By Elijah Joseph C. Tubayan, August 13 2018; Business World

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THE DEPARTMENT of Budget and Management (DBM) has raised the possibility of having a reenacted budget for 2019 in order to break the impasse with lawmakers on a new spending plan that will allocate funds only for projects or tasks that can be completed within next year.

Budget Secretary Benjamin E. Diokno said that the government cannot submit another version of the 2019 budget that is “obligation-based” — or with funding good for more than a year — which has been the practice to this year.

“We have already submitted (the budget). So they have two options: to not to pass the budget or pass with amendments. We cannot change it,” Mr. Diokno said in a phone interview on Sunday when asked whether his department can go back to square one.

The following year’s budget has always been a priority piece of legislation for any administration. The proposed P3.757-trillion 2019 “cash-based” budget — which takes into consideration implementing departments’ and agencies’ limited capacity to spend — is slightly less than the P3.767-trillion obligation-based budget for 2018.

The government of President Rodrigo R. Duterte has been clearing bottlenecks and cracking the whip on implementing offices to spend, resulting lately in the state finally hitting expenditure targets. Underspending had been a key weakness of the past administration, which had focused on improving revenues while checking spending, earning investment-grade credit rating for the Philippines.

“This week, we’ll explore our options. One option is a reenacted budget,” Mr. Diokno said, referring to a rollover of 2018’s amount.

Critics have blamed budget reenactment in the past for irregularities, since — among others — such measures provide funding even for projects that have been completed.

“We’re looking at the implications, kasi kung marami pa naman disbursed or unimplemented projects na obligated but unimplemented… baka naman hindi mag-suffer ‘yung budget (because if there are still many unimplemented projects or projects whose budgets have not yet been disbursed… spending may not suffer),” Mr. Diokno explained.

“I’m looking at the flexibility of the reenacted projects,” he added.

“To me, ang gut feel ko walang (there is no) change, kasi nga marami pang undisbursed ‘yung 2017 and 2018 (precisely because there are funds that had not been disbursed in 2017 and 2018). So we will study to really digest.”

Lawmakers of both chambers, however, downplayed the possibility of a reenacted 2019 budget, saying the yearend target for enactment of a new budget should be met and that the DBM — and the Development Budget Coordinating Committee which it forms with the Finance department, the National Economic and Development Authority, the Office of the President and the central bank — has enough time to make adjustments.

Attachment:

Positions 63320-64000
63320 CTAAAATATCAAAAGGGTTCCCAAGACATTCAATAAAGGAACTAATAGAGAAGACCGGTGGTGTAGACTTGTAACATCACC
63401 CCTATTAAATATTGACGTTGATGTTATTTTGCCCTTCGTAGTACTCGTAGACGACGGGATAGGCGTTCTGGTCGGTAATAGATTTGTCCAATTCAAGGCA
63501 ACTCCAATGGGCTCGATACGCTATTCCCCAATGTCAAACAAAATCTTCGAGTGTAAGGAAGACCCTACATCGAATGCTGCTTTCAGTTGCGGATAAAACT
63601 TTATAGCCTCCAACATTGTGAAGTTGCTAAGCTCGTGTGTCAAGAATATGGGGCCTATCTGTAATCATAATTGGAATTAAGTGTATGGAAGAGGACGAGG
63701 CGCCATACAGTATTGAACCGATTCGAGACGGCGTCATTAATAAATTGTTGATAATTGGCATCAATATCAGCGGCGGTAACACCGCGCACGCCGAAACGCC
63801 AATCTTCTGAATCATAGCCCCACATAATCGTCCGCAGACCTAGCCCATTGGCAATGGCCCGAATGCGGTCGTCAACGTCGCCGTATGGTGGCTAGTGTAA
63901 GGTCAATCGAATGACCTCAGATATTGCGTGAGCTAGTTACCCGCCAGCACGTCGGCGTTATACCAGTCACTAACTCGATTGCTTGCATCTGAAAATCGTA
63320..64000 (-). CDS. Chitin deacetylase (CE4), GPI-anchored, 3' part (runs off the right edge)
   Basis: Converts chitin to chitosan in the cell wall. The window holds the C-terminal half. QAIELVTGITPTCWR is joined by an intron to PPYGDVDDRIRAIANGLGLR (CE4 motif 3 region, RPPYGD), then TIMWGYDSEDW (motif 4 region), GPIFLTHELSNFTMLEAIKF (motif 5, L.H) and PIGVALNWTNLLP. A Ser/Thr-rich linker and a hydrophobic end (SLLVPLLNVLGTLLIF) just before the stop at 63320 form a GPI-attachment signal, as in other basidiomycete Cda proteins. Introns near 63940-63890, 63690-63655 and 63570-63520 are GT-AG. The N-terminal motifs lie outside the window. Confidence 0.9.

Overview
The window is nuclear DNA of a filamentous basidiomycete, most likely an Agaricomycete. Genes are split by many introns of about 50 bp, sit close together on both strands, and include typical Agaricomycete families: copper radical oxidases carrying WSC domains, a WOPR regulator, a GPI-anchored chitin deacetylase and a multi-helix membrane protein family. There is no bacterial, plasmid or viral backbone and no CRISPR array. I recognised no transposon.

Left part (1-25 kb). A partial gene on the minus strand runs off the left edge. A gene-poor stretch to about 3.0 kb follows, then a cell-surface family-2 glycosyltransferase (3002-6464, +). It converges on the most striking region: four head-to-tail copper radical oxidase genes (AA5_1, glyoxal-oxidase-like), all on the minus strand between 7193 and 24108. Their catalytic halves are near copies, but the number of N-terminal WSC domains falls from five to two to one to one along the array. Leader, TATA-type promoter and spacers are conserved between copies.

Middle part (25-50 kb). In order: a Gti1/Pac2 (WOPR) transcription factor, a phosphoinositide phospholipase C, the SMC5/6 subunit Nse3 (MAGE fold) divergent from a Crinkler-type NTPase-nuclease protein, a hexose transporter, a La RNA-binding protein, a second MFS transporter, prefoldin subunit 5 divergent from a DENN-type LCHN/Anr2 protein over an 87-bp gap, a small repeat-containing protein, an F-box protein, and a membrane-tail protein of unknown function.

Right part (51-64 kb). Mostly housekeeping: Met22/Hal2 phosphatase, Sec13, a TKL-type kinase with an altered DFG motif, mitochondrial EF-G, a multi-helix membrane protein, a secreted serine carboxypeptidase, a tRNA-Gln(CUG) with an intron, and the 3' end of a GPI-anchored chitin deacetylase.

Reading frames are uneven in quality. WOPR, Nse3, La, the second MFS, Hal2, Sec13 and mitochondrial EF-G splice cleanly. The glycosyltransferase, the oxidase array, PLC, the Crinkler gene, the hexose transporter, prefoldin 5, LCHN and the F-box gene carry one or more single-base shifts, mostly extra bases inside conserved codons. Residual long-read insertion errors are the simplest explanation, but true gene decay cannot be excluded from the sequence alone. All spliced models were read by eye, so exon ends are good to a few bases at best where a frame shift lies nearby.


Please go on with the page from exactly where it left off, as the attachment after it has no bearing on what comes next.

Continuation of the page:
Due to budget cuts for the Health, Education and Public Works departments under the proposed cash-based system, the House of Representatives Appropriations committee, chaired by Rep. Karlo Alexei B. Nograles of the first district of Davao City — Mr. Duterte’s hometown — has suspended budget hearings for now.

It has also circulated a resolution among House members to recall House Bill No. 7302 from the Senate which adopts the cash-based system and was authored by Mr. Nograles and House Majority Leader Rolando G. Andaya, Jr., among others. The House approved it in March.

Mr. Nograles sought to downplay the possibility of a reenacted budget for next year, saying there is still time to overhaul the 2019 proposal.

“When we crafted this budget schedule, we were under the assumption that we would be able to pass a 2019 General Appropriations Act by Nov. 30… (but) with this adjustment, okay lang, it’s still manageable,” Mr. Nograles said in an interview over radio station DzBB on Sunday.

“It will still be signed before December, before Christmas,” he added.

“I don’t think anybody should even discuss or think about the reenacted budget. Wala pa naman tayo d’yan (We’re not at that point yet).”

He told reporters in a mobile phone message on Saturday that “to be consistent with the position of the House to oppose cash-based budgeting, and since we will revert to obligation-based budgeting, we will give time to DBCC to make the necessary changes.”

Mr. Nograles said he was not opposed to a cash-based system per se.

“I’m saying cash-based is good; cash-based as a concept is fine…but maybe it is not the right time,” he said, noting that the new system imposes “fiscal discipline” across state offices.

“What we’re saying is baka we’re doing too many reforms too soon, hindi naka-adjust ang sistema.”

Senate finance committee chairman Senator Loren B. Legarda told reporters via text that the Senate “will continue with the budget hearings as scheduled”.

“I am confident that the House will resolve these concerns in due time.”

For Senate President Pro Tempore Ralph G. Recto, “It is the prerogative of the House to suspend hearings on the 2019 national budget.”

“We can only hope that after this pause, they can fast-forward their review so that the budget will arrive in the Senate as scheduled and will not jeopardize the traditional timetable of an enacted budget by the end of the year…,” Mr. Recto said.

“The Senate must continue with its parallel hearings on the 2019 budget.” — with Camille A. Aguinaldo and Charmaine A. Tadalan